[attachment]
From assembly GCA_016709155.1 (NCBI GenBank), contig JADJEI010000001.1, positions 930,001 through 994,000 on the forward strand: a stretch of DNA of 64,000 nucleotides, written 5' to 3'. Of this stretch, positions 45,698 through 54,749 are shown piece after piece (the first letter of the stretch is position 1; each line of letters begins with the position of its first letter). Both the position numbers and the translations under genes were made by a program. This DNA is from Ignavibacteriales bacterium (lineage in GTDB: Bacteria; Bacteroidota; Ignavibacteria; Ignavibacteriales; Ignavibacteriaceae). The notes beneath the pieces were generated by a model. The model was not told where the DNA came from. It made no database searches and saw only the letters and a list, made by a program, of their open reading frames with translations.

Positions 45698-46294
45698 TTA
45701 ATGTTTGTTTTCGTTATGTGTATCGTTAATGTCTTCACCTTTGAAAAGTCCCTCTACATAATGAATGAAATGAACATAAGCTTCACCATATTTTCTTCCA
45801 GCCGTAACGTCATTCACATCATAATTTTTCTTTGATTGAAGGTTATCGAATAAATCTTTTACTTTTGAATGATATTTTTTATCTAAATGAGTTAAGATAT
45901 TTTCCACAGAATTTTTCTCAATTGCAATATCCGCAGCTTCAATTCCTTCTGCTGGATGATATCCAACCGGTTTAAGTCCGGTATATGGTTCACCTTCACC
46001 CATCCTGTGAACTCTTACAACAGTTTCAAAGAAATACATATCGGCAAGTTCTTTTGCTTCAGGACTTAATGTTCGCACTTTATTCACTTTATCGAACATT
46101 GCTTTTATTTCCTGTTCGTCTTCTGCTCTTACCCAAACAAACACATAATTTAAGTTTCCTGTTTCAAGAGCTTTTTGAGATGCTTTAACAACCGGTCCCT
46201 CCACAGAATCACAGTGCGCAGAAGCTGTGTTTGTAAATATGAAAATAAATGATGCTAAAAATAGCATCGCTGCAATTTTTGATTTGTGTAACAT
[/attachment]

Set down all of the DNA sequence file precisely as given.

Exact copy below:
From assembly GCA_016709155.1 (NCBI GenBank), contig JADJEI010000001.1, positions 930,001 through 994,000 on the forward strand: a stretch of DNA of 64,000 nucleotides, written 5' to 3'. Of this stretch, positions 45,698 through 54,749 are shown piece after piece (the first letter of the stretch is position 1; each line of letters begins with the position of its first letter). Both the position numbers and the translations under genes were made by a program. This DNA is from Ignavibacteriales bacterium (lineage in GTDB: Bacteria; Bacteroidota; Ignavibacteria; Ignavibacteriales; Ignavibacteriaceae). The notes beneath the pieces were generated by a model. The model was not told where the DNA came from. It made no database searches and saw only the letters and a list, made by a program, of their open reading frames with translations.

Positions 45698-46294
45698 TTA
45701 ATGTTTGTTTTCGTTATGTGTATCGTTAATGTCTTCACCTTTGAAAAGTCCCTCTACATAATGAATGAAATGAACATAAGCTTCACCATATTTTCTTCCA
45801 GCCGTAACGTCATTCACATCATAATTTTTCTTTGATTGAAGGTTATCGAATAAATCTTTTACTTTTGAATGATATTTTTTATCTAAATGAGTTAAGATAT
45901 TTTCCACAGAATTTTTCTCAATTGCAATATCCGCAGCTTCAATTCCTTCTGCTGGATGATATCCAACCGGTTTAAGTCCGGTATATGGTTCACCTTCACC
46001 CATCCTGTGAACTCTTACAACAGTTTCAAAGAAATACATATCGGCAAGTTCTTTTGCTTCAGGACTTAATGTTCGCACTTTATTCACTTTATCGAACATT
46101 GCTTTTATTTCCTGTTCGTCTTCTGCTCTTACCCAAACAAACACATAATTTAAGTTTCCTGTTTCAAGAGCTTTTTGAGATGCTTTAACAACCGGTCCCT
46201 CCACAGAATCACAGTGCGCAGAAGCTGTGTTTGTAAATATGAAAATAAATGATGCTAAAAATAGCATCGCTGCAATTTTTGATTTGTGTAACAT